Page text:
Review: “Becoming” Gave Us a Roundtable Discussion Instead of a Story
What is the role of the first lady of the United States? Technically? Nothing. She is not mentioned in the Constitution, nor does she have any explicit, official duties. She is not a public servant. But, practically speaking, she acts as an unofficial advisor to the president; hosts state functions; uses her popularity, which often eclipses that of her husband, to campaign on his behalf; and occasionally salvages priceless paintings from burning buildings. She is generally well liked but self-effacing in contrast to and perhaps because of her husband’s gravitas. Aside from Secretary Clinton, who had political ambitions of her own, most presidential spouses tend to focus on their pet projects and shy away from the limelight.
So what are we to make of former first lady Michelle Obama’s unparalleled popularity and public prominence? She is the subject of a recently released Netflix documentary titled “Becoming,” which chronicles her time before the White House and is loosely based on her eponymous memoir. Her 448-page tome did not disappoint and debuted to the tune of 1.4 million copies sold in its first week, and was the best-selling book of 2018 with 3.4 million copies sold. The book tour, which was featured heavily in the documentary, encompassed dozens of cities and sold-out arenas across the country.
Why is there such a demand to hear from Mrs. Obama? In his own Netflix special, iconoclastic comedian Bill Burr scoffs that he is “tired of first ladies in general,” and wonders aloud, “when did they start acting like they got elected?” I’m sure many can sympathize with the sentiment that American presidents’ spouses and families often garner superfluous attention. For an international perspective, does anyone care what German Chancellor Angela Merkel’s husband has to say?
Nonetheless, in the case of Michelle Obama, there is no denying her unique place in history and her singular experience as the first black first lady of the United States. I could not tell you much about her White House garden, or how successful her national exercise initiative was, but I will never forget when, at a campaign event in 2016, she proclaimed, “I wake up every morning in a house that was built by slaves.” To impassioned applause, she continued, “And I watch my daughters — two beautiful, intelligent, black young women — playing with their dogs on the White House lawn.” That line, though succinct, is poignant, powerful, and it always gives me goosebumps.
Unfortunately, her documentary is less awe-inspiring. Despite the seeming abundance of untold tales and palace intrigue, the film offers little insight into Mrs. Obama’s formative years and instead serves as promotional material for her book. The heavily produced documentary mainly borrows footage from the book tour; the anecdotes serve as compelling soundbites but lack depth and idiosyncrasy. It is as if the memories are to be shared but not dwelled upon. Further, the filming style doesn’t lend itself to meaningful reminiscing; instead, the priority — perhaps like the first lady’s hurried schedule — is to rush to the next scene.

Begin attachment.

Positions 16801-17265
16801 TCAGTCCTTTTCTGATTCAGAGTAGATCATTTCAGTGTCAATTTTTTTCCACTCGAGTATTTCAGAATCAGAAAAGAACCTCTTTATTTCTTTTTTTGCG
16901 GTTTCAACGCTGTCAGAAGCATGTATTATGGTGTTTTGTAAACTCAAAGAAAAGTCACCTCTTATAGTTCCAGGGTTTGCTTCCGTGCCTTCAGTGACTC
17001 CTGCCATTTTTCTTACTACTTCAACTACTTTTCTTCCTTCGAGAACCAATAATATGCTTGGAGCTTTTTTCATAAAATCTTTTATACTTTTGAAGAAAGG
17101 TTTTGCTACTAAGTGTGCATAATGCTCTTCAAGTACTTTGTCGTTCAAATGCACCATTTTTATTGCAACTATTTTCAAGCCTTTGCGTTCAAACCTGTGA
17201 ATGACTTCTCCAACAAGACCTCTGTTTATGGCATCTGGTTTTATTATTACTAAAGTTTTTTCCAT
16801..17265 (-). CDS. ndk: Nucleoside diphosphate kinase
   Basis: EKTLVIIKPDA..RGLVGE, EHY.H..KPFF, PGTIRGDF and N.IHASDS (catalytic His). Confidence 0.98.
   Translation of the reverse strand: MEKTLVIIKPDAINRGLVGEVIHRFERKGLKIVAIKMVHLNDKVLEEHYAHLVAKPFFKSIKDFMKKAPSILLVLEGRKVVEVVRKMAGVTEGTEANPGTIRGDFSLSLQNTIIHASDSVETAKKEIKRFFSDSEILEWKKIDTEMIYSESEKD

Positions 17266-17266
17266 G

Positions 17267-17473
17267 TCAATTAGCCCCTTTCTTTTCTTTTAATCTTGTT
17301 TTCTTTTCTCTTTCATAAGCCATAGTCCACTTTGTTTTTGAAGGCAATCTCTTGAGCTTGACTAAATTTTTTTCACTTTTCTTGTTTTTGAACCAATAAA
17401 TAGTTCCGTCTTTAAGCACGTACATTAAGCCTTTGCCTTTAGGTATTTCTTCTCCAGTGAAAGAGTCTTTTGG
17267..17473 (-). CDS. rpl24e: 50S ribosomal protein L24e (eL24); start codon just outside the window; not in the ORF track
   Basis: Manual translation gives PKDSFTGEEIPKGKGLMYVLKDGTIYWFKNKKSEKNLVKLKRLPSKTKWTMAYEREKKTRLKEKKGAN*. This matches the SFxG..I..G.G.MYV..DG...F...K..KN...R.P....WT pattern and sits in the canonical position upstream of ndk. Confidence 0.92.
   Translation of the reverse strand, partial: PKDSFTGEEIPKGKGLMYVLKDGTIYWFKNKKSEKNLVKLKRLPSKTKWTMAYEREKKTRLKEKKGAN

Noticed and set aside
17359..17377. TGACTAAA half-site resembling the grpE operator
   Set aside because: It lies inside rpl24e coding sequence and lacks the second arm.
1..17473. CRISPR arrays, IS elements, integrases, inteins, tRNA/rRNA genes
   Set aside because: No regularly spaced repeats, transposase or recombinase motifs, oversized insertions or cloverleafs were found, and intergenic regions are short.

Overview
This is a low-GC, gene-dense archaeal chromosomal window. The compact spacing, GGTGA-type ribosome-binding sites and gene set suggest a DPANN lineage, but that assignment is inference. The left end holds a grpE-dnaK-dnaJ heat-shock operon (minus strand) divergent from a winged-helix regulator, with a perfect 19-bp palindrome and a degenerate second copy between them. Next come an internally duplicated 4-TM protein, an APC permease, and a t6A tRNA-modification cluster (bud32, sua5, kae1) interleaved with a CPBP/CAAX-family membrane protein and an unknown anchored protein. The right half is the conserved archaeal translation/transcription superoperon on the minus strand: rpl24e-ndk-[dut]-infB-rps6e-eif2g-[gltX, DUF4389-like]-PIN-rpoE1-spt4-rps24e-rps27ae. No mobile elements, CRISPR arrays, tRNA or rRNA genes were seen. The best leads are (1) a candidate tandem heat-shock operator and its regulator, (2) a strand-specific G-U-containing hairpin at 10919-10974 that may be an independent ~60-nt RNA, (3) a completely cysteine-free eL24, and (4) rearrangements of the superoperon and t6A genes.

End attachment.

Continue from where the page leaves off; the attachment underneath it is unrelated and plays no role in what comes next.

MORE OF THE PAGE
The documentary allocates an unbelievable amount of time to shadowing Mrs. Obama as she partakes in roundtable discussions with high school and college students from around the country. She makes it clear to the viewer that she cares about the struggles of the youth, particularly in the era of Donald Trump, but the American public and viewers around the world already know Mrs. Obama. We know she is a compassionate, principled individual — she was named the most admired woman in the world in 2019, after all. By watching the film, viewers endeavored to learn what made her the woman she is today.
Regretfully, too much of the documentary takes place in the present or is forward-looking, and the viewer is left to wonder about the foundational parts of Mrs. Obama’s life. Aside from several interviews with family members and moderate attention given to Mrs. Obama’s early years, much is left to the imagination, or presumably, the book. The most interesting questions are left unasked, and the remaining time is filled with the details of supporting characters. Mrs. Obama’s chief of staff discusses her backstory, and even her Secret Service agent is given time to muse about his favorite photos, but extraordinarily little time is devoted to the former first lady’s studies at Princeton, law school, and her career as an attorney — experiences that most would consider to be foundational. Perhaps even more painfully, a pitiful amount of time is allotted to detailing Michelle and Barrack’s meeting, mentorship, budding relationship, and Illinois Senate years. By comparison, Secretary Clinton appeared on Howard Stern’s radio show for hours and painted an extraordinarily intimate portrait of her life. She spoke about being jeered by her male peers in law school; discussed what it was like to meet Dr. Martin Luther King Jr. as a child; and even sprinkled in the details of her previous boyfriends, including one in Vermont who had the “body of an Adonis.” Those are some intriguing tidbits from a former first lady who wasn’t even selling a book, not to mention a former first lady who is notoriously cautious with her words.
It’s a shame that the director of “Becoming” didn’t slow down, cut the supporting cast, and spend more time on the details of Mrs. Obama’s character-shaping experiences. While the abbreviated clips from stadium tours portrayed a glossy, pithy former first lady, and roundtable discussions proved slightly uplifting, a no-frills interview on The Howard Stern Show would have given the viewers something more meaningful. A sequence of sound bites may sell, but it’s the curious minutiae that make a story memorable and relatable.